Yet, just because the emperor wanted to end the war and was, by the time the Nagasaki bombing took place making his wish known, it doesn’t necessarily follow that surrender would necessarily have occurred. Indeed, after the emperor got the decision made to press for peace on Aug. 10, the next several days saw further debate over an ambiguous U.S. response to Japan’s demand to preserve the emperor and an abortive military coup.

Rotter concluded there’s no definitive proof to show whether the two bombings influenced the emperor to finally become serious about ending the war. Rotter wrote, “It may be nothing more than a historian’s common sense to suppose that the infliction of death on many thousands – no one yet knew even roughly how many – by a mere two bombs was, along with Soviet intervention, decisive in ending the war.”

But let’s go back to Sherwin He noted that, early on Aug. 10, it still took the emperor’s intervention to break a division with the government’s Supreme Council on whether to surrender on terms the Allies might accept. He then wrote, “That unconditional surrender remained an obstacle to peace in the wake of Hiroshima, Nagasaki, and the Soviet declaration of war – until the government of the United States offered the necessary (albeit veiled) assurance that neither the Emperor nor the throne would be destroyed – suggests the possibility, which even (U.S. Secretary of War Henry) Stimson later recognized, that neither bomb may have been necessary, and certainly that the second one was not.” Finally, after Japan’s initial statement, the secretary of state sent a note that at least allowed those in Japan who wanted to surrender to believe that the emperor would be maintained.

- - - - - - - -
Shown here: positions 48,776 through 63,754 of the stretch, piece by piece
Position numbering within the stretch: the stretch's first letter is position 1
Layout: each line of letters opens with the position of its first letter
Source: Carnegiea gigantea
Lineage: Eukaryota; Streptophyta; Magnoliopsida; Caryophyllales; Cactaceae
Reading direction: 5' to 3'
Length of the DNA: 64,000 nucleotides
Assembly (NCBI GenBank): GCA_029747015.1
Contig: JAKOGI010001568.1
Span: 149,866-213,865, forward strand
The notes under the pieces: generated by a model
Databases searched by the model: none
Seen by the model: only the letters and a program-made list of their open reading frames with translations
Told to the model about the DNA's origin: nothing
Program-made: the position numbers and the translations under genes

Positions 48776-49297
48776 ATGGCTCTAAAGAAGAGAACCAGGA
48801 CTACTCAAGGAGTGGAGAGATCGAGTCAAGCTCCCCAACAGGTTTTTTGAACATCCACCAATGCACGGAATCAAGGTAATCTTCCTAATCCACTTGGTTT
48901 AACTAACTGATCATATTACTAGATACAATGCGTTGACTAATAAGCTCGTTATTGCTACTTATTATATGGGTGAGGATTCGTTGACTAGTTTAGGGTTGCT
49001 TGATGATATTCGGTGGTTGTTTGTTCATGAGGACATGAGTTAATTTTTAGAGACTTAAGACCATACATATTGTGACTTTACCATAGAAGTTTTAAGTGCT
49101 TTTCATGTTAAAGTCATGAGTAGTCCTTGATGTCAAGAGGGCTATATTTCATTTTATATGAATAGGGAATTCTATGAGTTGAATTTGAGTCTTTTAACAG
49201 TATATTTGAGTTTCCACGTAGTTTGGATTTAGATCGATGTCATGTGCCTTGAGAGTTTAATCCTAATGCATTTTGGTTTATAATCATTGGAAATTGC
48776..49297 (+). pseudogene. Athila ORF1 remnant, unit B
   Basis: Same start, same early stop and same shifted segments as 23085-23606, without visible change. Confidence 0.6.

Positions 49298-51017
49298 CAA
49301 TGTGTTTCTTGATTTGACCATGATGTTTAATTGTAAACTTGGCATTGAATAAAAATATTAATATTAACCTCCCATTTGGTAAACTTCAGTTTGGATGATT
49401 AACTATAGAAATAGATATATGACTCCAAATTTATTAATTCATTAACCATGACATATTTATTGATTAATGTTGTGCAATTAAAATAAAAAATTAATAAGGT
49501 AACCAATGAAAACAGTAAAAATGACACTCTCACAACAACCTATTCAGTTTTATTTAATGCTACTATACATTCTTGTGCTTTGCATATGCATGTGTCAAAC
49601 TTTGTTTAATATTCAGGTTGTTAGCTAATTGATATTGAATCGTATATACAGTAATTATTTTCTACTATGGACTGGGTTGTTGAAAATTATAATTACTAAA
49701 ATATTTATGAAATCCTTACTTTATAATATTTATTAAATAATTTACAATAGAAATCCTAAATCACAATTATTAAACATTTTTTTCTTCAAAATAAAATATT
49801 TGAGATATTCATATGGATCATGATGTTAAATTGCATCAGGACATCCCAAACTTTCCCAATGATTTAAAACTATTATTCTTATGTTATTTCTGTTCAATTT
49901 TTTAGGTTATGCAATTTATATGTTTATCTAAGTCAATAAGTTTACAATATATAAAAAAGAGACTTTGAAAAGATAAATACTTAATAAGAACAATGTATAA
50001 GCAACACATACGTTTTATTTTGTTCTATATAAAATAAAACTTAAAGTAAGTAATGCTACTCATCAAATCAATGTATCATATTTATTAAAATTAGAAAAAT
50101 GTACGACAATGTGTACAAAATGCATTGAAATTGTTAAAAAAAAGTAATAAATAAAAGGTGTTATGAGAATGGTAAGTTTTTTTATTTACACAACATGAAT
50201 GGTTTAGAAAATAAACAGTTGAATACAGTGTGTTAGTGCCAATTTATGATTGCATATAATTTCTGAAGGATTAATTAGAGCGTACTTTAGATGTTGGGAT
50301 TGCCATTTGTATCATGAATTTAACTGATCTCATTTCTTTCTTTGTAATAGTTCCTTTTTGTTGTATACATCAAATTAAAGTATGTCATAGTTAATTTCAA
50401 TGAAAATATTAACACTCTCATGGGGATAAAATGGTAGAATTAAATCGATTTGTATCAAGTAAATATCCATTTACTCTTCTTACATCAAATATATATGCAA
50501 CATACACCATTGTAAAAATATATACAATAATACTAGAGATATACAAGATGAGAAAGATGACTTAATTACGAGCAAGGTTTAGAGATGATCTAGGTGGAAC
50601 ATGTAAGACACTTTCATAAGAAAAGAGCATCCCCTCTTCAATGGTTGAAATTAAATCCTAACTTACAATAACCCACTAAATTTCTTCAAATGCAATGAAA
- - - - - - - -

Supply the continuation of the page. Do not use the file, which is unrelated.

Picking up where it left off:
While I think you could debate whether we can judge the effects, if any, of the horror in Nagasaki on the peace process, Sherwin correctly raised a much larger point about the U.S. policy on unconditional surrender. It was, for various reasons, something that the government never modified before launching either attack.

The reasons, as Sherwin made clear, had nothing to do with malevolence and virtually everything to do with the pressures on U.S. policymakers; their political sense of what was domestically possible; the age and energy levels of some key leaders, including Stimson and President Roosevelt while he still lived; and President Truman’s inexperience when he took office after Roosevelt’s death. All of that led to what ought to be considered, I believe, a tragic lack of creativity in U.S. diplomacy (and probably among its allies) in the weeks and months leading up to the bombings.

As Bix and others have shown, Hirohito and most of his government displayed the same tendency and attitudes that ranged from the fanatical, in the case of the military, to the completely unrealistic. How they might have reacted to an earlier modification in the policy of unconditional surrender is a fair subject for debate. But the bombings of both Hiroshima and Nagasaki were so awful that a more robust U.S. diplomatic effort would have certainly been worth trying.